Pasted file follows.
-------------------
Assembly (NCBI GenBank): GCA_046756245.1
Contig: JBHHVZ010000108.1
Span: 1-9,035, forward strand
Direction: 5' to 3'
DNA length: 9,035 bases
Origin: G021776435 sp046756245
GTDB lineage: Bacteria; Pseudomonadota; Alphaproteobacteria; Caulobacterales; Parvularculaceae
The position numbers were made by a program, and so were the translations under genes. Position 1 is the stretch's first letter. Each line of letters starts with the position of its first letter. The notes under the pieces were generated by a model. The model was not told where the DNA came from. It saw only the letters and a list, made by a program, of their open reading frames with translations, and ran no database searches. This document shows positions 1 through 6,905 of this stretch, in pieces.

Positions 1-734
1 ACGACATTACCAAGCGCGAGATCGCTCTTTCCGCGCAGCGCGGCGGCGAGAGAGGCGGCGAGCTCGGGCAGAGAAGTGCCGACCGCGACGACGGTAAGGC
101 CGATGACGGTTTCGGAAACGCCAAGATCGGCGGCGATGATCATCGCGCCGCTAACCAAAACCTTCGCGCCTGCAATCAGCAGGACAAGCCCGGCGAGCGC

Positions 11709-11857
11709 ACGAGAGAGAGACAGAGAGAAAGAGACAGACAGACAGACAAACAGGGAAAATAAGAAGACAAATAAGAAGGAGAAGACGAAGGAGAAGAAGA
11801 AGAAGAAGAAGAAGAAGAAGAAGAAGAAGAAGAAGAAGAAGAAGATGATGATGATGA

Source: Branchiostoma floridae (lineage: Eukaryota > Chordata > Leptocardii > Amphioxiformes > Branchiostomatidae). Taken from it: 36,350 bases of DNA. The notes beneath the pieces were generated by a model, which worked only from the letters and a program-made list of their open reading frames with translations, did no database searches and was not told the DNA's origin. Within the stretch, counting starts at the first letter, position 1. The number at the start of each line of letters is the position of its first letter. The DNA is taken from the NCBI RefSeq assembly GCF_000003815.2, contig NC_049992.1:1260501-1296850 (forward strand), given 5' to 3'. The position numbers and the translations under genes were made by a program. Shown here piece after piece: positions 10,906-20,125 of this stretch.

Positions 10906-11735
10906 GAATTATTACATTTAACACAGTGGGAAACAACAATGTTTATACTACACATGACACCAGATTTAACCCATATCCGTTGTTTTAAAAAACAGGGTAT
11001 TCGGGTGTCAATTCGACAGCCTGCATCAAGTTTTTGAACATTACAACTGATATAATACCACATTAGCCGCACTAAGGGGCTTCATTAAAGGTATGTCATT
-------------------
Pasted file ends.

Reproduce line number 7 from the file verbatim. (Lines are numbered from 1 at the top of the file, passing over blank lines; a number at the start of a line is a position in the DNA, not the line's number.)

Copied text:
GTDB lineage: Bacteria; Pseudomonadota; Alphaproteobacteria; Caulobacterales; Parvularculaceae